What is a Reasonable Adjustment?
February 13, 2018 - Adjust
You may have heard that employers must make “reasonable adjustments” for a disabled employee. This starts at the recruitment stage and continues throughout an employee’s working life. Employees with a neurodiversity including autism, dyslexia, dyspraxia, and ADHD are considered disabled under the Equality Act.
Well what is a Reasonable Adjustment?
‘A reasonable adjustment is an adjustment that’s… reasonable’ comes the cry from the rafters, each time this question is asked. A chorus of confused figures will then lead the debate, as everyone expands in a different way… ‘Is it an ergonomic chair? An option for larger text on printed materials? A reduction in work hours?’
There is no definitive answer to the question ‘what is a reasonable adjustment?’ because each employee has different needs, in the context of each different role. This means what is reasonable is different for each person, and could change when the person moves into a new role.
This all sounds very complicated. How do we find out which adjustments we should make for a specific individual in their particular role?
A very good place to start is by communicating with your neurodiverse employee to find out what they really need, rather than guessing on their behalf. You would be surprised at the number of employers that haven’t talked to their disabled member of staff! And always remember that the smallest detail to you can make the world of difference to someone else.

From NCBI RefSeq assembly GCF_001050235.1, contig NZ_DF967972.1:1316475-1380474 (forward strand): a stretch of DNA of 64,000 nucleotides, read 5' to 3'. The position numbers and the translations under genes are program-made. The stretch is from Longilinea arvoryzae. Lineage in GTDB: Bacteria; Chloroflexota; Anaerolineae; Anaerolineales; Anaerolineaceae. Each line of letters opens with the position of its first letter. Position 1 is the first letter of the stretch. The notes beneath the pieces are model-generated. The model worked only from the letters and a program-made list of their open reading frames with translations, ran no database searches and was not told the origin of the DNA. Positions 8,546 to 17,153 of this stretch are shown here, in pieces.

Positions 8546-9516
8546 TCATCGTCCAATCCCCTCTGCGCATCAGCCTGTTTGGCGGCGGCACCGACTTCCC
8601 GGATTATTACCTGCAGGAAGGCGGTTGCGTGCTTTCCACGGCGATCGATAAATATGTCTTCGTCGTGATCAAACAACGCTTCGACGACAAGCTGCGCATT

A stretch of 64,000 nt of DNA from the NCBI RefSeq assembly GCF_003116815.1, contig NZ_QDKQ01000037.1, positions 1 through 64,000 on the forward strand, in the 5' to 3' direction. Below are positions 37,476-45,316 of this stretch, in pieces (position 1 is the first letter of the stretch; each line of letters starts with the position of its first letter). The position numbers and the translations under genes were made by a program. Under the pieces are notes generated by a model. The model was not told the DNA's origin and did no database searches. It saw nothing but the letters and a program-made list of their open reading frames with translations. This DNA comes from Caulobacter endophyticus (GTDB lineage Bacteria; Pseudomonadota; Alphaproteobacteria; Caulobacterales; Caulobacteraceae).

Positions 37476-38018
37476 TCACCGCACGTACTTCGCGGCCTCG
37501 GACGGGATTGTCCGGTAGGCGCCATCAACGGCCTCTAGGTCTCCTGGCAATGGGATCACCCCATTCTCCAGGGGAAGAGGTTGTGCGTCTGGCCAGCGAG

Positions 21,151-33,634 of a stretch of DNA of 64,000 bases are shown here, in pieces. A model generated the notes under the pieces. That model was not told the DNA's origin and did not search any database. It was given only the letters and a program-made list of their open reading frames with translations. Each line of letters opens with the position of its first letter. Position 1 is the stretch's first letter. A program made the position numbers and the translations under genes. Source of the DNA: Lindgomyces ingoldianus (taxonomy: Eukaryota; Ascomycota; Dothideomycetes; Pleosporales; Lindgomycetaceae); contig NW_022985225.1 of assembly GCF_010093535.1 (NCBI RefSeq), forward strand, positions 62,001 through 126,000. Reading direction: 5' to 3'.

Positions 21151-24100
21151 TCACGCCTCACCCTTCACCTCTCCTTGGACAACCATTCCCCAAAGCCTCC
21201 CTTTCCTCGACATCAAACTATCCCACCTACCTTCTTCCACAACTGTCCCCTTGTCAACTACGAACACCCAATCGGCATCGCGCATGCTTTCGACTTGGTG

Consider booking a place on our “Neurodiversity Works” Course to help your organisation understand what difficulties your neurodiverse employee’s may be facing, what their strengths are and what adjustments could be useful.
You could also consider a workplace assessment. This involves a consultant evaluating the employee’s strengths and difficulties in the context of their role. You receive a comprehensive report outlining relevant reasonable adjustments to enable your neurodiverse employee to reach their full potential.
Finally be creative and open minded – the best adjustments are often logical and straightforward, but require some ‘out of the box’ thinking, as they are a bit different from how your organisation has always done things.
“Finally be creative and open minded – the best adjustments are often logical and straightforward”
Will these adjustments be expensive? How will other staff react?
Reasonable adjustments for employees with Neurodiversity are not costly and are often free! The cost will certainly not be prohibitive.
Reasonable adjustments are often a simple change in working life that have little impact on other employees, but greatly improve your neurodiverse employee’s productivity and performance. It could be as simple as changing break times or adapting the format of a meeting.
Many employees with a neurodiversity have recently started asking why their request to ensure that they can carry out their work duties could effectively be considered unreasonable? Perhaps we should start using the term “adjustment” rather than “reasonable adjustment”
“Perhaps we should start using the term “adjustment” rather than “reasonable adjustment”.
OK I think I have a better idea of where we can start with these adjustments…
If you’re still uncertain, consider this – we once worked with an autistic employee at an organisation with very bright lighting. Due to sensory sensitivities, the bright lighting was causing discomfort and meant the employee couldn’t work to their usual high standard. An adjustment needed to be made.
Do you think we a) switched the lights off, so no-one in the office could see what was going on, or b) removed the bulb above the affected employee’s desk, helping him at no detriment to anyone else? If you think the answer is a), you need to do a little more research, if you chose b) however, you’re a step closer to understanding how practical, small changes can improve an employee’s workplace environment and increase productivity.
“small changes can improve an employee’s workplace environment and increase productivity”.
To learn more about making adjustments in your workplace contact Adjust for more information and advice.